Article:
Perspectives on AIG, part 1: Succession Planning

Okay, we can all agree we’ve heard enough about AIG and most likely we’ve all formed an opinion.  I’d ask you to put your opinion aside just for a minute and consider the following case as I think it is quite instructive not only for AIG but for all organizations struggling with issues like executive bonuses and employee retention.

Partnair Flight 394 crashed on September 8, 1989 off the coast of Denmark enroute from Oslo to Hamburg.  On board were 50 employees of Wilhelmsen Lines—including the entire executive team.  All were killed.  Read the account here.

In an instant, the entire brain trust of the company was gone.

Given the rhetoric and messages coming from so many companies about the need to retain talent, you would expect that this catastrophic event clearly closed Wilhelmsen.  No!  In fact, today the company is stronger than ever and is a leader in oceanic transport and shipping.

Was it easy for them?  Clearly no.  Besides the obvious mourning for the company, employees, and even their customers, the company learned a couple things from this experience:

1.      Management must share leadership with all levels of employees.  They must create an environment where people are motivated, empowered, and have the resources to make things happen.  Avoid placing all responsibility on a few people.

2.      Always prepare the next level of managers and leaders.  Actively develop, train, and coach people who can step-in once key people leave the organization.  This requires organizations to enact strong succession planning processes.

Does this work?  Yes.  Just look at Wilhelmsen today—they are stronger, have a greater market share, and are one of the top admired companies in their industry and worldwide.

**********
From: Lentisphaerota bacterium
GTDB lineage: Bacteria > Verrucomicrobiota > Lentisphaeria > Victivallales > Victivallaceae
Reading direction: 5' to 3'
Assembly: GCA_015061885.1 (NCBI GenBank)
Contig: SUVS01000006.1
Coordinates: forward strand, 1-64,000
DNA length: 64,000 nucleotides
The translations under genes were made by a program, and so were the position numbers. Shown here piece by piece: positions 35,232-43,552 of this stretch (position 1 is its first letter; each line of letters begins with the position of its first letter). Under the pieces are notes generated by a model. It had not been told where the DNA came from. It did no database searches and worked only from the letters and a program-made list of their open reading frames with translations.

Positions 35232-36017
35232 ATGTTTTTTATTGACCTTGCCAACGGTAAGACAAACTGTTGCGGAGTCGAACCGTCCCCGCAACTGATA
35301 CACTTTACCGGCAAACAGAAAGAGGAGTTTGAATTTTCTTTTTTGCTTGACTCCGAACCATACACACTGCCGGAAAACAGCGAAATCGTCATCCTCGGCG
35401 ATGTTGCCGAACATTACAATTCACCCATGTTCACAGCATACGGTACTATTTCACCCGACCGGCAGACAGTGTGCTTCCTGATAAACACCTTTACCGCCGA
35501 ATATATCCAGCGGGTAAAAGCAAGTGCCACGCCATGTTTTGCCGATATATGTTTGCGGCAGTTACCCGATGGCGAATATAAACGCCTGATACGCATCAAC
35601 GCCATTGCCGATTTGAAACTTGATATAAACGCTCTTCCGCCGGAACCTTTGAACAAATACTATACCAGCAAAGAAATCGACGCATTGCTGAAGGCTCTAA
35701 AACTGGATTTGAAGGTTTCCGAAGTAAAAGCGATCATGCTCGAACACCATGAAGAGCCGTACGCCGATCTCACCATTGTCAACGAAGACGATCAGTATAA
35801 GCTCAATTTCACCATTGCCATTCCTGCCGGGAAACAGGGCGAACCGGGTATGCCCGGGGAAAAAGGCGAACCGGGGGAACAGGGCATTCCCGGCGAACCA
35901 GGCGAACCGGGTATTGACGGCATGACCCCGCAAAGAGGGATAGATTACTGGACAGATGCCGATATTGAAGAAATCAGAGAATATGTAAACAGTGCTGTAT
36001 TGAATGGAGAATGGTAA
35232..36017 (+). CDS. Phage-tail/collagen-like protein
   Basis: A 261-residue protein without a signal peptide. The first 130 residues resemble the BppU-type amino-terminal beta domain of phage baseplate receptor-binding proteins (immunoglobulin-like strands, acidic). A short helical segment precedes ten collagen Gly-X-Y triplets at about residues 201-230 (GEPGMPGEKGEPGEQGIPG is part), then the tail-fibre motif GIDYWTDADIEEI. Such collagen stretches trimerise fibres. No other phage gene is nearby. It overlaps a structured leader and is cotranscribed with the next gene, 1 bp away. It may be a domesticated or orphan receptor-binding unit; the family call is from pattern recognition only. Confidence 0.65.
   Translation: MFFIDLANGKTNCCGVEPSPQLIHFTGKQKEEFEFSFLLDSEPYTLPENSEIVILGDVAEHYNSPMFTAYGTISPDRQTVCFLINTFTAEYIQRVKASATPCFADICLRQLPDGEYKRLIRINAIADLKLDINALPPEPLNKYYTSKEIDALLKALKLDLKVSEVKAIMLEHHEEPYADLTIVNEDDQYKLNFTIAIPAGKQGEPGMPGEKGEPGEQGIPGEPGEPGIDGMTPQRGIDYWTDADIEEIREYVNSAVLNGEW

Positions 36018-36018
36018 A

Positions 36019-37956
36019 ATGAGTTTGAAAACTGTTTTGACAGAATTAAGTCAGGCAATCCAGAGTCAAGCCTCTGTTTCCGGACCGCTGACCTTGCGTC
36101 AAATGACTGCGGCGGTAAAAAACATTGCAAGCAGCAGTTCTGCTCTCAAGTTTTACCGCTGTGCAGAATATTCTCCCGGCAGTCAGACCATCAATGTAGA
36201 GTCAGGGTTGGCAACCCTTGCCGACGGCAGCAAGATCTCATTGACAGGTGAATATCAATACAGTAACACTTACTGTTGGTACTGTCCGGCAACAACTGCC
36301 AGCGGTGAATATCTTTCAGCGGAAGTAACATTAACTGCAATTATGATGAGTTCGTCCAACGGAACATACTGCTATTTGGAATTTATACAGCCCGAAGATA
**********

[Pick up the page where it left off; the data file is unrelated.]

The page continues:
How do you get started?

First, it takes management that is willing and eager to share responsibility for decision-making, directing the company, and that will enthusiastically listen to employee input (without stifling creativity or honesty).   

Second, it means that companies must build sustainable succession planning programs.  Such programs must start with a clear understanding of critical roles, functions and processes that must be protected to ensure normal operations.  From there, consider the following steps:

  1. Determine future needs of the organization—processes, roles, products, competencies
  2. Assess current jobs, employees, and departments—compare them to future needs
  3. Scan the external environment—benchmark competitors, customers, and your pipeline
  4. Build a robust performance management system—provides performance feedback and identifies key personnel
  5. Invest long-term development in key personnel—training, coaching, job assignments, and yes—compensation
  6. Periodically review your program—annually at least, more frequently during turbulent times

So what are the implications for today?  Just re-read the two lessons Wilhelmsen learned from this tragic incident.  Put aside the emotionally-charged language coming from all the pundits—corporate executives, politicians, media, etc.—and concentrate on building an organization that can withstand anything, even the loss of key staff.  It can be done.  It has been done.  It must be done!

Check back next week when we’ll look at the Partnair case study from a different angle—that of the airline.

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